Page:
Rainy days and Sundays always get me down when I can not garden!

Monday, June 25, 2012


the first tomato of the season!

from the Spanish word "tomate"
 Latin botanical name, Lycopersicon esculentum "wolfpeach"

Regardless if you believe that the tomato is a fruit or a vegetable, it is the #1 garden crop in the US.  Native to Central and South America (grown as a perennial) the tomato is part of the nightshade family.  At one time the tomato was considered poisonous and grown for ornamental purposes only.  However, by the mid-eighteenth century, tomatoes where being consumed in the US.  China is the largest producer of tomatoes.

Monday, June 18, 2012

The Birds and the Bees and Squash Blossoms?

Did you know that a squash plant produces both male and female blossoms? This is also true for melons, cukes, pumpkins and guards. The male flowers are the first to bloom and the most abundant. Sometimes, you will have a plant with lots of flowers and no fruit. That's because the ratio of male to female flowers are roughly 4 to 1 (higher early on). Also, the window of pollination is 1 day!
It is easy to tell the male flower from the female flower. The stem of the male flower is thin, unlike the females, which will have a small bump at the base. This is a miniature structure of what's to come. These blossoms are edible, both raw and cooked. Harvest the male flowers, but make sure to leave a few on the vine for pollination purposes!

Tuesday, June 12, 2012


Begin to cut when plants are 4"-5" inches tall, leaving about 1" at the base.
Quickly regrows for a second or even a third cutting.
Tender, young leaves with a sweet flavor and juicy texture!

Monday, June 11, 2012

Pisum sativum

Before becoming domesticated, peas grew in the wild!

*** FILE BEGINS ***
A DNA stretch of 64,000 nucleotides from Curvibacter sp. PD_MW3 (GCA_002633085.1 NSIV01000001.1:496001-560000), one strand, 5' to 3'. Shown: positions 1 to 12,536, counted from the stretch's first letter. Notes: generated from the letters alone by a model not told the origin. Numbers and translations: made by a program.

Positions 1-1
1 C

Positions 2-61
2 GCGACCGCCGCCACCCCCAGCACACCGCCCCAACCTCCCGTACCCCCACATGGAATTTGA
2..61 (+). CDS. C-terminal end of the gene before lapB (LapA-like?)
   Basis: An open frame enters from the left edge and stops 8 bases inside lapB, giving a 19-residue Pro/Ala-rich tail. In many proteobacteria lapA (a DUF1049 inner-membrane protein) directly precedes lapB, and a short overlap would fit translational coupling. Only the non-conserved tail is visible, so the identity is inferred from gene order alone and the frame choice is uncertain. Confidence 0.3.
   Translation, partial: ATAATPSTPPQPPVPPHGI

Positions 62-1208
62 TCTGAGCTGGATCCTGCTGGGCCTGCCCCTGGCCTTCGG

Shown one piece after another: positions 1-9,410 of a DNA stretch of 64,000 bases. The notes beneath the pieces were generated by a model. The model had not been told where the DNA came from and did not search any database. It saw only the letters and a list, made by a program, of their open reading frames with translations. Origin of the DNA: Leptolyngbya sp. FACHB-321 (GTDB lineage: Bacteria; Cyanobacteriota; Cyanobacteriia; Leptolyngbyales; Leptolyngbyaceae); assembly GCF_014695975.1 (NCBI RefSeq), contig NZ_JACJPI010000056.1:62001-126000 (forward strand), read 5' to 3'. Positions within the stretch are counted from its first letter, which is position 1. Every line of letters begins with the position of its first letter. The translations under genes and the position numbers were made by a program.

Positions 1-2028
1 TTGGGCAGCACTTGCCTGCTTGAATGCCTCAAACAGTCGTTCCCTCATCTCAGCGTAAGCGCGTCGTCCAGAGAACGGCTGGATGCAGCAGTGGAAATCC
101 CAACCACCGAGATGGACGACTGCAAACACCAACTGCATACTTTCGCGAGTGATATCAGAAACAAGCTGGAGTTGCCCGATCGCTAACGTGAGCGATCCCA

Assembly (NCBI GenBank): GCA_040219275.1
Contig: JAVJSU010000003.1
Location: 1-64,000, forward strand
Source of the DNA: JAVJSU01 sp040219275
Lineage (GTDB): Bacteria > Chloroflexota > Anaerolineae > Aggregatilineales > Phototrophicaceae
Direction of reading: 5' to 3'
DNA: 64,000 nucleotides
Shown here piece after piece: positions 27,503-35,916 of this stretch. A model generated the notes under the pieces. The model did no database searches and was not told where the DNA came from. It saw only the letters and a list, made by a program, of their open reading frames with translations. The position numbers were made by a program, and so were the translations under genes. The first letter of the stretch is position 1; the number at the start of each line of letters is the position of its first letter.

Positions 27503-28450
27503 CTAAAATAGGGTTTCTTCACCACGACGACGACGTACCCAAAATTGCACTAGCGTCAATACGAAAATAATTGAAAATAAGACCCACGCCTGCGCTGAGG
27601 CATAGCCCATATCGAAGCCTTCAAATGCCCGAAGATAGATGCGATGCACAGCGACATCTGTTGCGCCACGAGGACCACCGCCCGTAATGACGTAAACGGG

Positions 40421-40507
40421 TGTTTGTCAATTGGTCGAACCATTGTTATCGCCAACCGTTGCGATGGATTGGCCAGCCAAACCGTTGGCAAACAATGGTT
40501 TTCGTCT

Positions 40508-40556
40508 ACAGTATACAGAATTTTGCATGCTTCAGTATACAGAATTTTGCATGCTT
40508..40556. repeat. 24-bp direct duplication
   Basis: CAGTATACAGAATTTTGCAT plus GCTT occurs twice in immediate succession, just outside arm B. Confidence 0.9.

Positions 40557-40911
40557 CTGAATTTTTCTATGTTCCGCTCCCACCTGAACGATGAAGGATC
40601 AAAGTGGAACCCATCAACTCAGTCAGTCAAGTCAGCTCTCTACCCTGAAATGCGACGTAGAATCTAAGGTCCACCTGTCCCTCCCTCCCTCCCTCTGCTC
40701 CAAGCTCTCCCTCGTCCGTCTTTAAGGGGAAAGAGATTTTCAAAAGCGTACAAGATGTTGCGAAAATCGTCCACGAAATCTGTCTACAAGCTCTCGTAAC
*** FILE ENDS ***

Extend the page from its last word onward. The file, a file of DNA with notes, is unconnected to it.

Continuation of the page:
Pea production slows down once temps reach 70 degrees.
  Over 75 degrees they will stop bearing fruit, and existing pods will not fill out.  Time to remove them from the garden.  Pea roots are rich in nitrogen, so you wont to leave them in the ground.  Remove the vines by cutting them off at the base.  The vines can go into your compost pile as long as they are not disease or pest infested. 

Plant peas again in the mid to late summer for a fall crop.

Wednesday, June 6, 2012

A genus of about 250 species within the buttercup family Ranunculaceae

Tuesday, June 5, 2012


My husband is eagerly waiting for the garlic from the garden.  That's a far cry from last year when he commented on the small size of  the cloves.  But once he started cooking with the garlic, he was shocked at how flavorful it was.  "Some of the best garlic I've tasted"  I believe he said.  He has to wait a bit longer for the garlic, but he may be pleasantly surprised by the scapes!

This is my second season for growing garlic.  The first year I planted a softneck variety from cloves I purchased from the local produce guy.  This past fall  I've planted both hard and softneck variety's purchased from seed company's.  One big difference between the two is that hardneck garlic produces the scapes.

In June, hardneck garlic produces a flower stalk or scape. 

As it grows, it forms a curl.

As the curl begins to straighten, it can be removed from the plant.
  These scapes are tender and have a subtle garlic flavor.  They can be used raw, steamed, or sauteed.